Readers might have been surprised to learn last week that after hovering near extinction, 4 million wild turkeys now roam the lower 48 states. That’s nothing, however. By the time Thursdays’ plates are washed, Americans will have eaten 46,000,000 domesticated turkeys. There are many reasons for our food choices. Economics. Availability. Health. Culture. Personal taste. Ethics. Those factors lead to lots of labels. Omnivore. Carnivore. Vegetarian. Pescatarian (vegetarian diet plus fish and seafood). Vegan. Fruitarian (eating only what can be taken from a plant without killing or harming that plant; extreme fruitarians only eat what naturally falls from a plant.). But whether you’re deep-frying a bird Thursday or dining on the soy substitute tofu-rkey, let’s pause to consider those birds as animals (not just main courses) ahead of the holiday. To be clear, this is not an argument for a vegetarian diet. Rather, this is me just asking us to be mindful, if even briefly, of who we are eating. 46 million turkeys this one day is, after all, a whole lot of birds.
Big Fowl might want us to think them slow, both mentally and physically, but a lot of what we “know” about turkeys is wrong. For example, not only can they fly but they reach speeds of 60 miles per hour. Rather than the poster-bird for awkward, they can run at speeds up to 25 miles per hour, and climb high up into trees for predator-safe sleeping. Turkeys do not drown looking up with curiosity when it rains. (Think about it. With eyes on both sides rather than in front, looking up would actually mean looking out.) And if memory is one example of intelligence, a wild turkey can visualize and precisely navigate a mental map of the 1,000 or more acres of home territory, recalling specific locations even after years of absence.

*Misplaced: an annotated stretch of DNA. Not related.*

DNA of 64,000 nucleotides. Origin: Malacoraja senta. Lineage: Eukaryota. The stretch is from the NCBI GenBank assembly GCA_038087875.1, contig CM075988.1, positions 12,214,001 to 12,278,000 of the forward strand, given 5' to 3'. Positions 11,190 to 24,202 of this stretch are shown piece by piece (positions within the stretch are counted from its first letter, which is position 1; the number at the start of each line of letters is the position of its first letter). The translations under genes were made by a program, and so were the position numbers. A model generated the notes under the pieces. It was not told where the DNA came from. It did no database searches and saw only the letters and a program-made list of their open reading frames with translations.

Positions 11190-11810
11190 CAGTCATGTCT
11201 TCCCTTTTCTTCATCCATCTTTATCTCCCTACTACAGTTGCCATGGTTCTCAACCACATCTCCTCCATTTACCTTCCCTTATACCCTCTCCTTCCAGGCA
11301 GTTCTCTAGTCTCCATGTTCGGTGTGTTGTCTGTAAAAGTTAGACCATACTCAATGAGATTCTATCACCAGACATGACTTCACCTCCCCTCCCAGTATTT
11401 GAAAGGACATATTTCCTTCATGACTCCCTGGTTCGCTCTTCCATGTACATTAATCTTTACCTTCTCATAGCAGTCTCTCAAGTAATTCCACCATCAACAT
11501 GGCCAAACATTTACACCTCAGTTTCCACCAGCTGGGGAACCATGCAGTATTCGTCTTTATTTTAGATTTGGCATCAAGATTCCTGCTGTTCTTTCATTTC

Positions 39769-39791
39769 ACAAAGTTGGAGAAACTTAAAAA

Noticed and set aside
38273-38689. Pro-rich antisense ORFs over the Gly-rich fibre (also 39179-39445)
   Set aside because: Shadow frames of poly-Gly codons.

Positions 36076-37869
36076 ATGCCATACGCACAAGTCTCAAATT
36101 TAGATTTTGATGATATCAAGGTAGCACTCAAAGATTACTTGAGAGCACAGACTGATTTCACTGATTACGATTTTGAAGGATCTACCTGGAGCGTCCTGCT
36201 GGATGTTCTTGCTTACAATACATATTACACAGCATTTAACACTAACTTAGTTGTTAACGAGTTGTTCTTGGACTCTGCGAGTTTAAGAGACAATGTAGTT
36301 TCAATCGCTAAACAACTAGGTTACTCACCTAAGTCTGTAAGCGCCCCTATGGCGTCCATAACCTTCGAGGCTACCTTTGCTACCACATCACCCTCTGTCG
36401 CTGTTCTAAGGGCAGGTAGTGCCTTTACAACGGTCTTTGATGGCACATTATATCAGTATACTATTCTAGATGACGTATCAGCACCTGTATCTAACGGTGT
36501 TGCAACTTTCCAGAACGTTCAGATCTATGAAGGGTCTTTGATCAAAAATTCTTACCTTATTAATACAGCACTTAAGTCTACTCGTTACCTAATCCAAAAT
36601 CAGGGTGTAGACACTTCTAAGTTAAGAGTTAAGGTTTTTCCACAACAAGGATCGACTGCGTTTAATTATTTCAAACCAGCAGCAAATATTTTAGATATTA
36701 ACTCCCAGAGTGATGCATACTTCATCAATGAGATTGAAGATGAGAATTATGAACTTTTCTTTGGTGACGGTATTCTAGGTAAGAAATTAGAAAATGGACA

Like all animals, turkeys evolved to fill a specific environmental niche and their intelligence, as well as everything else about them, is perfect for that job. Oh, and the tale that Ben Franklin proposed turkey as our national symbol is apparent poppycock although he did prefer the choice over that of the bald eagle, noting the eagle as an essentially lazy animal while the turkey a bird of true courage.